Istanbul is unique. It is the only city in the world where two continents meet. Enjoy old and new in the cultural capital of Turkey with Istanbul expert Marc Guillet

Turkish wines and organic cheese!

Posted on 20 April 2011

Wine tasting in Istanbul

After having attended many wine tasting in the past I decided it was time to hold my own Dégustation de vin chez moi. It is difficult to choose wine to taste when you are unfamiliar with the local wine, so a touch of the familiar and a touch of the unfamiliar were necessary for this first attempt. Matching the chosen wine with food pairings became a challenge I embraced with vigour.

Being an Australian, we have a very open-minded approach to food and wine pairings. The belief that whites go with seafood and chicken, and reds with red meat, is not adhered to in Australia. Perhaps we are spoilt, due to an array of different wine varieties and fusion foods, making the matching possibilities endless?

On to the tasting….

Having spent quite some time in the Sud de la France, I am very partial to Rosé from this region. The first bottle was a 2010 Chateaux Les Valentines readily available in les caves en France but of course impossible to find here in Istanbul. The pastel colour of salmon, the nose of raspberries and strawberries and a fruity palate enhanced by the Cinsault, Grenache, Syrah, Mourvèdre and Cabernet Sauvignon grape combination, made this a perfect wine to begin with.

I paired this with a caramelised onion and red bell pepper tart with a touch of thyme and a drizzle of my favourite local olive oil Laleli Erken Hasat Sizma Zeytinyağı. (This award winning olive oil is available from Laleli in Bebek.) The pairing worked wonderfully and the flavours complimented each other perfectly.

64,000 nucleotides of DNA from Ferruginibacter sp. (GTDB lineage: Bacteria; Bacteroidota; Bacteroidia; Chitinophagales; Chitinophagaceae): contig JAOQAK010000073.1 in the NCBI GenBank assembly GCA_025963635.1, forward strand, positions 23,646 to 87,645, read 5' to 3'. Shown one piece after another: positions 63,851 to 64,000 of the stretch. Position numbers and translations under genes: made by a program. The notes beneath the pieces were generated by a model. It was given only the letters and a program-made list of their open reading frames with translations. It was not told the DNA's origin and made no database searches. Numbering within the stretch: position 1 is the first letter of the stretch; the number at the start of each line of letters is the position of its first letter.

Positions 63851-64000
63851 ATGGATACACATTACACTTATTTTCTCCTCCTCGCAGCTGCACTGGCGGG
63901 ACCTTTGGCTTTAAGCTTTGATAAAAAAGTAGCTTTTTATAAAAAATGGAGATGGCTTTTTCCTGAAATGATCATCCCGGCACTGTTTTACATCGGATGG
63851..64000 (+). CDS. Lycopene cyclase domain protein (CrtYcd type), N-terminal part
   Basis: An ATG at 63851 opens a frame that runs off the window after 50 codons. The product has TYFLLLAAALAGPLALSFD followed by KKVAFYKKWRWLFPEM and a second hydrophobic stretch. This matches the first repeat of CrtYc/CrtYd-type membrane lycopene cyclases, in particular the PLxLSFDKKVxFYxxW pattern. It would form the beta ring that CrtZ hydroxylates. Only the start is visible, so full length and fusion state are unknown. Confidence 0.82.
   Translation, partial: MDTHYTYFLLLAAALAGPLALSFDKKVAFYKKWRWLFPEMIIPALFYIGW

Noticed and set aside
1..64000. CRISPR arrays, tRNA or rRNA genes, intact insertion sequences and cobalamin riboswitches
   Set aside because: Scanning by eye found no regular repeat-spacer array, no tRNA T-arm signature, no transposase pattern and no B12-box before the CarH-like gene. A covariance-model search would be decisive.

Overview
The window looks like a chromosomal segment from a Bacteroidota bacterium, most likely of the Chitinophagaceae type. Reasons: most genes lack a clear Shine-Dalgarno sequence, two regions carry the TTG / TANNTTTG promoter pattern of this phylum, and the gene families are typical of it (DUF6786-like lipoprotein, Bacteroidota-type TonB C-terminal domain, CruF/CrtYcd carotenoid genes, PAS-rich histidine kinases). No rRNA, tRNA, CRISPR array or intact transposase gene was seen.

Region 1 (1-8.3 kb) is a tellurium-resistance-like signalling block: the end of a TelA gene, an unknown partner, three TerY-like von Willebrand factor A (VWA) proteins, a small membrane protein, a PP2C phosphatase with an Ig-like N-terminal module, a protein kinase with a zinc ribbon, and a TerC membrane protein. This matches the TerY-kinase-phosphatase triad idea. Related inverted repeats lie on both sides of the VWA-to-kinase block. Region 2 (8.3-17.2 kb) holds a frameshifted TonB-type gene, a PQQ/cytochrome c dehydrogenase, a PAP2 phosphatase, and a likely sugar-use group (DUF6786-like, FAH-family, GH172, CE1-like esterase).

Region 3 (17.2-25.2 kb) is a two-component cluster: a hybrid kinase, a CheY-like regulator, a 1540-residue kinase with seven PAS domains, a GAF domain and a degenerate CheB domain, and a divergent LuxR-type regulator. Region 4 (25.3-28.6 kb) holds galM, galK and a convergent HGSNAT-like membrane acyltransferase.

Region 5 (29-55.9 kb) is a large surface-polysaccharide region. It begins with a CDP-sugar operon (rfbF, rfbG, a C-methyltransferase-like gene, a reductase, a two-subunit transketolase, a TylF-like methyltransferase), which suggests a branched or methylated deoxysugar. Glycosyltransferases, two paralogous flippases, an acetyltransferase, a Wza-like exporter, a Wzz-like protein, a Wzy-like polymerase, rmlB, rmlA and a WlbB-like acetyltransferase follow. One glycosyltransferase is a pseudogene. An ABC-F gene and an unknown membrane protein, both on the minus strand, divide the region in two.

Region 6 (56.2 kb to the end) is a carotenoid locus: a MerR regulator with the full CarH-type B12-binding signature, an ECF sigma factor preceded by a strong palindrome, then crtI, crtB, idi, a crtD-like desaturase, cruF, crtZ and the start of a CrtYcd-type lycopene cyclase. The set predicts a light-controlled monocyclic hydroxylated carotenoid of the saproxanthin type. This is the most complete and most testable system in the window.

The next combination included a Chardonnay from South Africa, a mild aged Turkish cheddar and black olives. The Rani Farm Organik Eski Cheddar didn’t overpower this light wine, which seemed suited to the consumable English palate. The saltiness of the black olives balanced the crispness of this wine. You must try these cheese products from this Antalya based company, available at Macrocenter and the Real Market in Fulya near Mecidiyeköy and Gayrettepe.

The reds followed, with a 2007 Anfora Shiraz from Pamukkale. This sek kırımızı şarap made from Güney Denizli grapes displayed very little nose and didn’t have a lingering finish. For true red wine connoisseurs this wine will disappoint.

The Turkish Gouda and the raspberry dark chocolate were expected to compliment this Shiraz. Firstly, the Rani Keçi Gouda was a surprising highlight of the whole night. Made with goat’s milk rich in vitamin D, this cheese (very unlike a Dutch Gouda) was creamy on the palate and not unlike a French Tomme de chèvre, un fromage j’adore! The best addition to the chocolate scene in Turkey is the British named Lovells acquired by the chocolate conglomerate Ulker Group. The Framboise Croquant with its crisp raspberry flecks and bitter 58% cacao flavours helped make this light bodied wine much more interesting than it actually was.

The night ended with the anticipated 2006 Corvus Cabernet Sauvignon. I had read quite a lot before the tasting about this winery from the Bozcaada Island in the North Aegean Sea and had high expectations for this vintage. Stored in French barrels for 12 months and using an Italian bottle design, the bouquet was lovely with blackberry, black cherry and peppery aromas. The high tannins however, attributed to quite a bitter finish at the back of the palate. The Rani Mimolette in contrast, was a very good addition but the Roquefort Gougères really matched well with this Cab Sav. These light choux pastry ‘puffs’ of cheese melted in your mouth and the edgy blue cheese taste and flavour cut through this wine to give a savoury and satisfying finish. The night wouldn’t have been complete without a sweet little surprise…flourless gâteau au chocolat avec coulis de framboises, délicieux! The wine, well the jury is out on this one. Certainly not up to my expectations.

Sally McDonald

Amatrice de bons crus et grande cuisine

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One response to “Turkish wines and organic cheese!”

  1. Agnes van Duffelen says:

    Turkish wines are gaining slowly slowly populairity it is nice to read such a nice review of it.
    Thank you for sharing,

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